Whose Principles?

Originally written for ThePot-Luck.com on 5/1/13

There are no truly universal principles of design. The basis for what makes good design does not rest solely on the shoulders of Dieter Rams (nor on those of  J. Paul Getty, or anyone else).

I would like to propose that every single client deserves their own set of principles.

As designers, we are charged with the task of problem solving. We’re aesthetic engineers. It is sometimes a delicate job to design branding, collateral, and web that not only reflect our clients but also do the very specific job they are designed to do. That is, the job of reaching the target audience and directing them appropriately.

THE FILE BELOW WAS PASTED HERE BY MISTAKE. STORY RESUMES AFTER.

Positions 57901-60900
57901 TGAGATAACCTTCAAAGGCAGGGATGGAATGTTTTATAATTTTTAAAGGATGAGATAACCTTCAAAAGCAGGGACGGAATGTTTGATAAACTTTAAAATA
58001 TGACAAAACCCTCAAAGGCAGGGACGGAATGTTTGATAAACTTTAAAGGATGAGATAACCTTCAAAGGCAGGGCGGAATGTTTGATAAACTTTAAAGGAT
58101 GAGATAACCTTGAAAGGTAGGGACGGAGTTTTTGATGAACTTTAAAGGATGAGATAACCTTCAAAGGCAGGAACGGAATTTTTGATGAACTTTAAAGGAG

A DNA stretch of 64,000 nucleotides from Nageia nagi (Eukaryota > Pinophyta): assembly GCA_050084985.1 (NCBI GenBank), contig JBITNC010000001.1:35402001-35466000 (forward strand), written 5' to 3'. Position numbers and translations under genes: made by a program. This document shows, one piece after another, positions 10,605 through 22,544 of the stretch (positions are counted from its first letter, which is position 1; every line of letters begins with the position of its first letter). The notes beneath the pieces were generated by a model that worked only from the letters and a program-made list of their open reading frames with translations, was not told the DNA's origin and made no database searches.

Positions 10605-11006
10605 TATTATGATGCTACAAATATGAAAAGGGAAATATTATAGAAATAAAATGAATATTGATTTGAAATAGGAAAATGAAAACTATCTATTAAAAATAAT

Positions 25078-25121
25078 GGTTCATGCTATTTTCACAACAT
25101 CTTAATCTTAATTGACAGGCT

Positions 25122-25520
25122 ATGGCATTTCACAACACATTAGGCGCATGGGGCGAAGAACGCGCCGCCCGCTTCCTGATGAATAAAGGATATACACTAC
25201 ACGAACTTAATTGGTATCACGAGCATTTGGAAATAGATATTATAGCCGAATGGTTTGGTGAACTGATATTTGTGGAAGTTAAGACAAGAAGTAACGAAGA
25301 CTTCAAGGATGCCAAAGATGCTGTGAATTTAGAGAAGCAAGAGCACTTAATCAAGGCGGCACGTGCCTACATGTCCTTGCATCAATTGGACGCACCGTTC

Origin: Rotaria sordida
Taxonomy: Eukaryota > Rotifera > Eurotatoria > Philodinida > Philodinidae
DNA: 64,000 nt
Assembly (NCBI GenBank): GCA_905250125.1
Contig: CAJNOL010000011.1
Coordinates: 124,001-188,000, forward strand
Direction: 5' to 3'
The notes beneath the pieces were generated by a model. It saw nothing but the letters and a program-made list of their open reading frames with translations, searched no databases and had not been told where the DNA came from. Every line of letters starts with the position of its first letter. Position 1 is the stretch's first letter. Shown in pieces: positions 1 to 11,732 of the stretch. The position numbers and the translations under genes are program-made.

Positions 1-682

Designing a website for a law firm, for instance, would be a decidedly different process than designing for a comic book publisher. Each of these obviously has very distinct clientele, and using one design standard for both does not necessarily address the gamut of needs that follow from those two audience groups. Accordingly, we must have a bevy of tools and skills at the ready to address each new client need discreetly. Sometimes, we have to set aside our standards and MacGyver brand new solutions (although, hopefully we’ll have more to work with than a paper clip and rubber band).

My point (and I do have one, I swear) is that design principles are useful guidelines, but that no reigning Principles of Design, boldfaced and capitalized, can hold court over every designer on every occasion. As designers, we must be wary of enclosing ourselves within too small a box, and instead must be agile enough to shift our beloved principles to meet the needs of our even more beloved clients.